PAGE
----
NESHLA: Reference: Variable Declaration and Use:
 Variable Declarations & Manipulators

 Variable Declarations

The Syntax

// standard variables
[shared] type label [: address ] [= value]

// typedef variables
typedef [shared] type label [: address ]

// variable arrays
[shared] type label [] or [size] = {
  // elements

// typedef arrays
typedef [shared] type label[size]

// structs
[typedef] [shared] struct label [: address ] {
  // other variables


byte counter
byte amount = 123

pointer nametablePtr // pointer for the name table

struct time {

struct scrollTo {
  byte flags
  word x, y

struct player {
  byte sprite
  byte joypad
  struct move {
    byte x, y
    byte amount
  byte anArray[10]

 Variable Arrays

Variable arrays can be defined with a specific size value as a place holder, or have their elements explicitly defined. If the elements are explicitly defined, the size does not need to be specified.


// standard place holder variable array declaration 0x0200, 0x100 // start, max block len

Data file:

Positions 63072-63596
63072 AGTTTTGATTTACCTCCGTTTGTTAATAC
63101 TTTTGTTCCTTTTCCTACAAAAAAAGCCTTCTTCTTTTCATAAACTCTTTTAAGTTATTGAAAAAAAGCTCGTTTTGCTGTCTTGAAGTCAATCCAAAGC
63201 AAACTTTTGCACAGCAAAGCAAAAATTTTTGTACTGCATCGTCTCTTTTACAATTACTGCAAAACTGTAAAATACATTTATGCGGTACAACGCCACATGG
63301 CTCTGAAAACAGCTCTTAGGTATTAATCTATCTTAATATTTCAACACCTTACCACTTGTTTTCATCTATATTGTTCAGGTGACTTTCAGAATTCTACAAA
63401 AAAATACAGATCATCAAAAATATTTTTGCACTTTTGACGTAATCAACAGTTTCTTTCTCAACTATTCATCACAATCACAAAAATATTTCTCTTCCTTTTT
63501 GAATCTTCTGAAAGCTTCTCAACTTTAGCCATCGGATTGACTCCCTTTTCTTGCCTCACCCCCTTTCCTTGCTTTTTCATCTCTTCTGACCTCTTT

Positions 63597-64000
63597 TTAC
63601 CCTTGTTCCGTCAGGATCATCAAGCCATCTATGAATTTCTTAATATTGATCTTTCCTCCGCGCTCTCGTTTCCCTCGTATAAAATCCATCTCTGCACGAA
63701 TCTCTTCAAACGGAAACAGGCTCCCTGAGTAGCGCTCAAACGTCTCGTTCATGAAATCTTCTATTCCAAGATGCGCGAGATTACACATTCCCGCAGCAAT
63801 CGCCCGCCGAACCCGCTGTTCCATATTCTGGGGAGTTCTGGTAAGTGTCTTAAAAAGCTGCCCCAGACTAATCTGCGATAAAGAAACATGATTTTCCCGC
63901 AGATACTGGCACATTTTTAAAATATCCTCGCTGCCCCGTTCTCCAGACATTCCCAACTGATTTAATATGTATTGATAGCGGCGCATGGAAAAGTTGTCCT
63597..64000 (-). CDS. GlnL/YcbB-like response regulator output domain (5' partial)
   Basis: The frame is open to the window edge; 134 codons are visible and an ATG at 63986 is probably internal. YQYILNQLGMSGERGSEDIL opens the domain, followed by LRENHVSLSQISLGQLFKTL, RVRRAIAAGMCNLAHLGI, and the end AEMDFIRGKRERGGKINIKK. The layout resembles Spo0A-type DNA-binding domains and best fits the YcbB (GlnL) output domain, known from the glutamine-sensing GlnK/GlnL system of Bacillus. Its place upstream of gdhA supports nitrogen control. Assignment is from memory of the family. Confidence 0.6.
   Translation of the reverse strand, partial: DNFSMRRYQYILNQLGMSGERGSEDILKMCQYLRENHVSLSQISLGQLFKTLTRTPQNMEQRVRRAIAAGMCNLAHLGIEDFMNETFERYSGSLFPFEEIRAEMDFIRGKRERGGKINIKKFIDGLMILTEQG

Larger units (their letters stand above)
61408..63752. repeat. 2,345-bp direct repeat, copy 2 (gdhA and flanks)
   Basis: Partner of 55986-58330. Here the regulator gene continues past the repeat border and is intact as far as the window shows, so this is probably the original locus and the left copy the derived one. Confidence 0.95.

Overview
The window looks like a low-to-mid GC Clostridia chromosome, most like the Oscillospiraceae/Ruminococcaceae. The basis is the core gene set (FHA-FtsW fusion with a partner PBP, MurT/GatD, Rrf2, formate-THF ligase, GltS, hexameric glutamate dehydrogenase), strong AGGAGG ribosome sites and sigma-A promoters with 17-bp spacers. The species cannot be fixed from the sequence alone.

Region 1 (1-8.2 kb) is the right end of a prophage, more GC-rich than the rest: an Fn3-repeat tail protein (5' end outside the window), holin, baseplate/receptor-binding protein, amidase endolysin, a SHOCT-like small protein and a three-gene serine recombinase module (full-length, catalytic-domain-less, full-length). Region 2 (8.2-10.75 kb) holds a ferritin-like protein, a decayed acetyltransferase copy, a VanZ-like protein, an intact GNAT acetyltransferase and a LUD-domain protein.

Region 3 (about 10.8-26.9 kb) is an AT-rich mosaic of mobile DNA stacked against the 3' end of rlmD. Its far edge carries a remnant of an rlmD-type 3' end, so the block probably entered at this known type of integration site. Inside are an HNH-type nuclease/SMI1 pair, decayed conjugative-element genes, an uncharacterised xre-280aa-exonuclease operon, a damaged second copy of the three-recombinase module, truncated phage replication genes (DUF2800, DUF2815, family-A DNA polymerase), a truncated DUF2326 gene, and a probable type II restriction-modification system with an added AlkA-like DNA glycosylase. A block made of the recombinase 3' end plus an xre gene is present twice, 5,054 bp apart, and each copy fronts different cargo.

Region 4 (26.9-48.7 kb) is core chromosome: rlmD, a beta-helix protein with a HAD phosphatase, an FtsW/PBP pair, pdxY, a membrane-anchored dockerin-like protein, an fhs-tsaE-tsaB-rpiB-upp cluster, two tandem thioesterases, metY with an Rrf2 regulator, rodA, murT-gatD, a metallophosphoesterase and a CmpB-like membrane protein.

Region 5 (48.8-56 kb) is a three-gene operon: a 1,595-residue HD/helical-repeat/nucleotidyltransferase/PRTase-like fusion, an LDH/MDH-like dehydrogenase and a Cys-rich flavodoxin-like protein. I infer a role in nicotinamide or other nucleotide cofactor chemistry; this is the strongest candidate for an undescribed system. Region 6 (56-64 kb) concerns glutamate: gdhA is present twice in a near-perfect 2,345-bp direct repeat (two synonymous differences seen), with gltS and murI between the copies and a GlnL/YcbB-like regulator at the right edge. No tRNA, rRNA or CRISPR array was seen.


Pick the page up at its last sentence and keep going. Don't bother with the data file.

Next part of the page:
// ROM variable array declaration with defined elements

byte player_tiles[] = {
    $01,$02, $03,$04, $05,$06,
    $07,$08, $43,$44, $41,$42,
    $11,$32, $54,$11, $42,$32


The variable manipulator keywords are used at variable declaration and can change the use and properties of a variable.


The typedef keyword creates a variable type/struct skeleton. A variable with the typedef keyword does not actually declare a variable which takes up space in ROM or RAM, only a new type. The new variable type can then be used like a standard variable type.


// defines a new variable type INT of the byte type
typedef byte INT
INT myNewIntVariable

// defines a new variable type OAM_ENTRY of a struct
typedef struct
  BYTE y,
OAM_ENTRY oament
assign(oament.tile, #123)


The shared keyword is used exclusively for warning messages. If you turn the warning level up to "2" or higher, it will warn you if a variable is accessed in both interrupts and functions, unless of course, it's declared as a shared variable. This is handy to prevent certain variables from being hijacked during an interrupt execution.


shared byte varForInterruptsAndFunctions

 ':' (address specifier)

The ':' operator on variable declarations allows you to manually specify the exact location of the variable. It is useful for cases such as registers.


BYTE PPU_CNT0      :$2000
BYTE SPR_DMA       :$4014
BYTE PPU_IO        :$2007

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